A retail broker must be able to understand its flow. This is very important because making the wrong choice here will definitely increase the execution costs while the deal at first might look promising.

How would you recommend to set up a system that can channel orders to the most effective liquidity provider automatically, and what is the key criteria – is it cost of execution per lot/per million, or the price that the customer receives?

It will be easier to explain perhaps with an example:

Let’s assume that you are in the process of choosing between 2 liquidity provider solutions, A and B.

A is showing better spreads than B, but latency is 3 times higher than B, causing an average slippage of 0.2 pip.

B shows an average of 0.2 pip more than A but has no slippage at all. The chosen one will affect your marketing, your sales, your brokerage, while your effective cost of transaction is the same.

This is very subjective to the broker and its individual priorities. Today bridges have become much more sophisticated and enable aggregation of several LP’s into one enhanced aggregated price feed and aggregated execution. They try to imitate how real PB and ECN work but there are still a few factors to consider before we can say that we have a real ECN like environment.

What is your opinion on operating a dealing desk that runs a B-book only, but follows accurate market prices and gives accurate execution, emulating a live market but not exposing clients to potential negative balances due to volatility?

Avoiding negative balance to a market maker is a pure Marketing approach. Emulating live market execution is a technology that already exists and it is wise to operate like that if you want to give your traders the most objective unbiased environment, however sophisticated traders are aware of the conflicts of interest that arises when dealing with a market maker.

How do you structure a DMA execution model so that there is enough risk management software in place to be able to switch quickly to B-book in times of very high volatility which could cause spreads to widen or orders not to get filled, as well as to ensure that when spreads are narrow and volatility is low, enough profit can be made from broker commissions to sustain a retail business with clients of average deposit sizes of $3000 to $5000?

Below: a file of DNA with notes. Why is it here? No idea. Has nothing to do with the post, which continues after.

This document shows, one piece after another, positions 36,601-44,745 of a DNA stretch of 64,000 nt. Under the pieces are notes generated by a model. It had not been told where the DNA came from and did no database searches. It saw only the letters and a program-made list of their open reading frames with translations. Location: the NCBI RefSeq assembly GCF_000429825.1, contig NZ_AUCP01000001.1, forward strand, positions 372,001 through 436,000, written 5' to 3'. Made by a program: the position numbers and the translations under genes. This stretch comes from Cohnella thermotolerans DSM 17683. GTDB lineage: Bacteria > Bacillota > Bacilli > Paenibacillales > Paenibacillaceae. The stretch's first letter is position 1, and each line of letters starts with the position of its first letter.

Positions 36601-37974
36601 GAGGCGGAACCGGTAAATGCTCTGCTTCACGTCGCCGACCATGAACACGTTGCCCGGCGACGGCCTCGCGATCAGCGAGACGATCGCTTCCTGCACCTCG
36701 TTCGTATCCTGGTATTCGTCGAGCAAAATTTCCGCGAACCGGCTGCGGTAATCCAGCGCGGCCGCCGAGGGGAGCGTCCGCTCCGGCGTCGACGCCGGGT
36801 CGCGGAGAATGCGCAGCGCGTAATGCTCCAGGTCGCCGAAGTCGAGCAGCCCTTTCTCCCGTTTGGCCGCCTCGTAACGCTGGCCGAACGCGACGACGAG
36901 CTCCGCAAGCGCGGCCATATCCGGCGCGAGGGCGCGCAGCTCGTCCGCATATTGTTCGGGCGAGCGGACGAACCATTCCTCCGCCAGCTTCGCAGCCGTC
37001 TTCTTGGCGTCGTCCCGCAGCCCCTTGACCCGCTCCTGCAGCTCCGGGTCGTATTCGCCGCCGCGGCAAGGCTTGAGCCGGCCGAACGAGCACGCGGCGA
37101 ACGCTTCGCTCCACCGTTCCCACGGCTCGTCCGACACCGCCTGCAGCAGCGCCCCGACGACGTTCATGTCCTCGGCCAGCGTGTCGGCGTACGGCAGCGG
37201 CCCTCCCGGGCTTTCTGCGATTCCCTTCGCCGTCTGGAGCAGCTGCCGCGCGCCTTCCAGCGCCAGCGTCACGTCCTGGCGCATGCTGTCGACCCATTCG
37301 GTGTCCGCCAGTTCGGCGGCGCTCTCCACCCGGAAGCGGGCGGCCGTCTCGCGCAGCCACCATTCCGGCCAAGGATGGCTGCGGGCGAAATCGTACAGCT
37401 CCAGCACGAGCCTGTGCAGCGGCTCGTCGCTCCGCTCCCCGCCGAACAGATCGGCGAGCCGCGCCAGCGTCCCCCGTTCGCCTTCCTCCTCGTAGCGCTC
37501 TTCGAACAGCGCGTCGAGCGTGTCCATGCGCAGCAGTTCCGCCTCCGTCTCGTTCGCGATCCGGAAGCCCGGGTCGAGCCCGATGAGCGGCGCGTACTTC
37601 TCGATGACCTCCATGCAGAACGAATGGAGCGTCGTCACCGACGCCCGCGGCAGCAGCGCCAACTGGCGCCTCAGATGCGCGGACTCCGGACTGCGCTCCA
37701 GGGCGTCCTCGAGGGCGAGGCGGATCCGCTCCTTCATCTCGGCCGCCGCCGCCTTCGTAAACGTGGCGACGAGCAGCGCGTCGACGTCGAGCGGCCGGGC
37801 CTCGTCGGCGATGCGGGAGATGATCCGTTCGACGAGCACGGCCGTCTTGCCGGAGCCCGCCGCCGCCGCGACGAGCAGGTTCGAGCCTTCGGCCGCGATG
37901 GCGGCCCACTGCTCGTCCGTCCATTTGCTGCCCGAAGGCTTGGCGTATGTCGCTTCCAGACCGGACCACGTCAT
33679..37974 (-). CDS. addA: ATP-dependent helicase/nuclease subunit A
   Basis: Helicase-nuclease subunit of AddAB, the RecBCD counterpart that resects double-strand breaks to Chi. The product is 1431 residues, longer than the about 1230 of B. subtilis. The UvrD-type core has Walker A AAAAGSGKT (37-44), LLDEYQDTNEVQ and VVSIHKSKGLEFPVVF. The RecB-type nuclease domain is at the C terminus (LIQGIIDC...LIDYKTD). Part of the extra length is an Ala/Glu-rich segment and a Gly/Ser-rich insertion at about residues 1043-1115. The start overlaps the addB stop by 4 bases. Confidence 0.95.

Basically it is the risk manager’s job to decide in which cases to offset the risk or to B-Book it, however for an STP broker like FXGlobe, everything becomes simpler as everything is offset to different Liquidity providers.

Based on the terms we are getting. We are offsetting clients to various venues in order to better service them and to maximize our revenues. As for the structure between A to B book, there are many bridges that can help you do that with a click of a button.

The real work here is to decide who, when and what to offset and this is the craftsmanship of the risk manager and its team.

Of course there are systems that can take this decision based on algorithms but from my experience they have not evolved enough to take everything under consideration so the human factor is very important in this aspect!

Would you consider using a dedicated FX exchange that puts broker and LP/PB on the same level and acts as a central execution point if such a thing existed with low exchange fees?

This means that there will be one reference point for price and execution, I think we are still a long way to go to achieve that, but if and when it will be presented is unknown and I imagine it will be a regulatory obligation and therefore brokers will have no choice.

Is there life beyond MT4?

Yes, I think the market is changing, the clientele is changing and MT4 will not be able to meet the requirements. MT5 is a step in the right direction but there is still no demand from the public due to obvious reasons, so its either going to grow slowly as market changes take effect or we will see the rise of a competitor.